Go to TogaWare.com Home Page. GNU/Linux Desktop Survival Guide
by Graham Williams
Duck Duck Go


Project Options


The Project Options dialog allows you to tune many aspects of the project you are developing with Glade. The types of options fall under three tabs: General, C Options, and LibGlade Options.


Image glade-project-options
The General options cover the project location, project names, programming language, and if to support Gnome.

Basic Options

The Project Directory lists the directory in which the saved project file will be stored. This is also where the built source code will be written. Use the Browse button to identify a directory using a File Selection Dialog (which allows you to also create directories if you wish). As you change the Project Directory the Project Name, Program Name, and Project File values will also change, unless you have already changed these other fields separately to give them a different name.

When you save or build a project the directories will be silently created as needed.

The Project Name is the name of your project. This will be used as the title of the main application window you create (the Gnome Application Window). The name can have spaces and other characters. As you change the name of the project the Program Name, and Project File fields also change to reflect your project name (with spaces and other non-alphanumeric characters converted to dashes).

The Program Name is the name by which the final executable program will be known. This is used by Glade to name the output executable file in the Makefile it generates. Once again, as you change this field the following field (Project File) automatically changes to be the same. The previous fields do not change.

The Project File is then the file located in the Project Directory in which the interface is saved. This file has the extension .glade and is a gzip'ed XML document that records all of the project information. See Section 31.4.7 for details.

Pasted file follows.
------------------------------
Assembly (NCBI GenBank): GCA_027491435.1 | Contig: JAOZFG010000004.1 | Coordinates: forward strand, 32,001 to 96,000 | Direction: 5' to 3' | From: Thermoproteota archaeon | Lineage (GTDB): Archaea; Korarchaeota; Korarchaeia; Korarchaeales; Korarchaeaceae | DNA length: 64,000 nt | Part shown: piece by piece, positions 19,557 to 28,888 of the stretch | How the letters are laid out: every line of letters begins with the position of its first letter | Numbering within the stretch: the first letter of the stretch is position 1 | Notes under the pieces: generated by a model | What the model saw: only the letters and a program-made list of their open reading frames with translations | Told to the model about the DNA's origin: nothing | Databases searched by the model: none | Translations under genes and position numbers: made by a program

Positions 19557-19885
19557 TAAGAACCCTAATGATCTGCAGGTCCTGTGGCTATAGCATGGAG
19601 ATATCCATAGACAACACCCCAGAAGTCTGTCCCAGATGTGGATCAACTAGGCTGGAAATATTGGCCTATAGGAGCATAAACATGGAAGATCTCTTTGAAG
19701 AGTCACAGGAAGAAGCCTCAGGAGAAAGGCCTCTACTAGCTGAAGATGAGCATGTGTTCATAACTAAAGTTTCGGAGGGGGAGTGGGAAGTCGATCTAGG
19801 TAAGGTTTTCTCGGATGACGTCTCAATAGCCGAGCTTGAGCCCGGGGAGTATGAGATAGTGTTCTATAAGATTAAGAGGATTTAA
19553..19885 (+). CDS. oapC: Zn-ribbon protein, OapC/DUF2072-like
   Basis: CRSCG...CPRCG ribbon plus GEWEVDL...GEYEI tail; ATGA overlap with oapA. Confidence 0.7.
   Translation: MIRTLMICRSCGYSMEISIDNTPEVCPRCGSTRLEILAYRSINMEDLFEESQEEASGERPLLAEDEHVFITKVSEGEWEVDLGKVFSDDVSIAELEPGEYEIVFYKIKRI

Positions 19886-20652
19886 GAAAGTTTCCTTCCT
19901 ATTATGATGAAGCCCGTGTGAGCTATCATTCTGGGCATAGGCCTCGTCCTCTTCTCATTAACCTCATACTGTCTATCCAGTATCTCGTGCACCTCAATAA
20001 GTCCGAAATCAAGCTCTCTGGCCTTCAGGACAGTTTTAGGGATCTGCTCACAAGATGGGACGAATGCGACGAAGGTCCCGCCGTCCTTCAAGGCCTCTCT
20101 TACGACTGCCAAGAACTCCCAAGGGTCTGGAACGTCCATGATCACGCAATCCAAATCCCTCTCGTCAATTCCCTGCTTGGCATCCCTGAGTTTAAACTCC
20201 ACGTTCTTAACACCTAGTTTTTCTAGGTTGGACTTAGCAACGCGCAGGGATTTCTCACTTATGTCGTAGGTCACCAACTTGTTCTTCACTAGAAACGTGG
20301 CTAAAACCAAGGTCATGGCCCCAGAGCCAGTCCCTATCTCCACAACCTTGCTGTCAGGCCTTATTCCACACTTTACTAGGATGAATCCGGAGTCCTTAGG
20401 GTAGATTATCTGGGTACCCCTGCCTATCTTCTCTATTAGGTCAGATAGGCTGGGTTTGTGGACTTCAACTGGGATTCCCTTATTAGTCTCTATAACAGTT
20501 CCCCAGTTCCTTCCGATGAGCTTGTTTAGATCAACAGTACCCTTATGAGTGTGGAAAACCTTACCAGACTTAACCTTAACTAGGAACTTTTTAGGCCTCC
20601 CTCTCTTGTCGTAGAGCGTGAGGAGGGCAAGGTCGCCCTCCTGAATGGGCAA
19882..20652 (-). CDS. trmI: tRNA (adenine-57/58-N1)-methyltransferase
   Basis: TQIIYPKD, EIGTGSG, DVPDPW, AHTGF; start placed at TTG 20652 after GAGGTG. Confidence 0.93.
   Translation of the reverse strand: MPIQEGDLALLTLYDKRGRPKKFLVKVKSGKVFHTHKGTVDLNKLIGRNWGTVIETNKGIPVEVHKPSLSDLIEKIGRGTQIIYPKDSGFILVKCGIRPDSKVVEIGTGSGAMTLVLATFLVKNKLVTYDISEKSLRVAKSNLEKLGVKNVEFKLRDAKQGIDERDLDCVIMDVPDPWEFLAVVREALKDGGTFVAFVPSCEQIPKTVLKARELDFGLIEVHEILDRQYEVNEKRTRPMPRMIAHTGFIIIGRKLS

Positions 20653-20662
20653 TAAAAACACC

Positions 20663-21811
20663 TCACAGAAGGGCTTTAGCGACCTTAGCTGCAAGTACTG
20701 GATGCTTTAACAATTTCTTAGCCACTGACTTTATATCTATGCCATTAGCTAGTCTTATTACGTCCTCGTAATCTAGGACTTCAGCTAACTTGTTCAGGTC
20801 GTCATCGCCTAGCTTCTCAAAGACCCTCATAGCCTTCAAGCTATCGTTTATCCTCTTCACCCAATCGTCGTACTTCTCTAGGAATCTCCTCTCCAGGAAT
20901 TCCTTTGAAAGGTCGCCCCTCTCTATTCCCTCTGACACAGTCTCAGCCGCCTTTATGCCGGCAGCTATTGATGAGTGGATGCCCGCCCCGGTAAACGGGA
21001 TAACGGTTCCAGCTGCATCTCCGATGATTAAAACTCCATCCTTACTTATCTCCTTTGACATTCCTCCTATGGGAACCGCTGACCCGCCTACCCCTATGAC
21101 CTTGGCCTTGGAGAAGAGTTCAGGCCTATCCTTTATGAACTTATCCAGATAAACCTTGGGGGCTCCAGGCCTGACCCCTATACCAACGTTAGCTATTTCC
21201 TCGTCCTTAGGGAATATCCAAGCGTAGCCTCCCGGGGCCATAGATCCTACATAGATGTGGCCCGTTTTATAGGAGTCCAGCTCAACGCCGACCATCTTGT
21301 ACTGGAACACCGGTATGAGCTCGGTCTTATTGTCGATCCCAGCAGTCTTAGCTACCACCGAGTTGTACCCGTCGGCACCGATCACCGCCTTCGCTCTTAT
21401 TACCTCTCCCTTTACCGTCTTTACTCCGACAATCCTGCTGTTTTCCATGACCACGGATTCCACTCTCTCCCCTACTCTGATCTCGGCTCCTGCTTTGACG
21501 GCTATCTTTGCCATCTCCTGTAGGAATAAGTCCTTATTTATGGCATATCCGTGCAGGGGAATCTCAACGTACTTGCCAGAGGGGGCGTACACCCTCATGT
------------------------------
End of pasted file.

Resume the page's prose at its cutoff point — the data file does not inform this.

The Subdirectories fields indicate where Glade should place source code files it generates (Source Directory) and where Glade should place any pixmaps (graphics) used in the project (Pixmaps Directory). These subdirectories are located in the Project Directory and are silently created by Glade when it builds the project.


A choice of languages is available under Language. Only one can be chosen at a time. The choice tells Glade what to do when the Build button or menu is chosen. See Section 31.4.3 for details. The choices are C, C++, Ada95, Perl, and Eiffel. Note that this is not relevant when using as the conversion is effectively performed at run time.


The Enable Gnome Support check button causes Glade to generate the appropriate calls to initialise a Gnome application (rather than a Gtk+ application). For a Gnome project this should always be enabled.

C Options

Image glade-project-options-c
The C Options dialog relates specifically to the generation of C source code for your project. Here you set various options relating to the generated code, the files that are to be generated, and their names.

General Options

The first general option indicates whether Glade should generate code to support the GNU gettext library so as to support internationalisation. It is a good idea to leave this on (which is the default). Internationalising your application is an important step in making your application user friendly.

The Set Widget Names check button is used to tell Glade to generate code to set the names of all widgets in your interface. This is relevant if you find that you want to use the Gtk+ function gtk_widget_path().

The Backup Source Files check button will cause Glade to copy files to .bak backup files before overwriting them. This applies to the .glade file and also to the source code files.

File Output Options

Interface Creation Functions

Signal Handling & Callback Functions

Support Functions

LibGlade Options

Image glade-project-options-libglade
The LibGlade Options includes just two parameters: whether to save translatable strings into a separate C source file, and if so, what file to save them in. This will facilitate the translation of interfaces loaded by . This option is important if you are using and you wish to internationalise your application. Details here

Support further development by purchasing the PDF version of the book.
Other online resources include the Data Science Desktop Survival Guide.
Books available on Amazon include Data Mining with Rattle and Essentials of Data Science.
Popular open source software includes rattle and wajig.
Hosted by Togaware, a pioneer of free and open source software since 1984.
Copyright © 1995-2020 Togaware Pty Ltd. Creative Commons ShareAlike V4.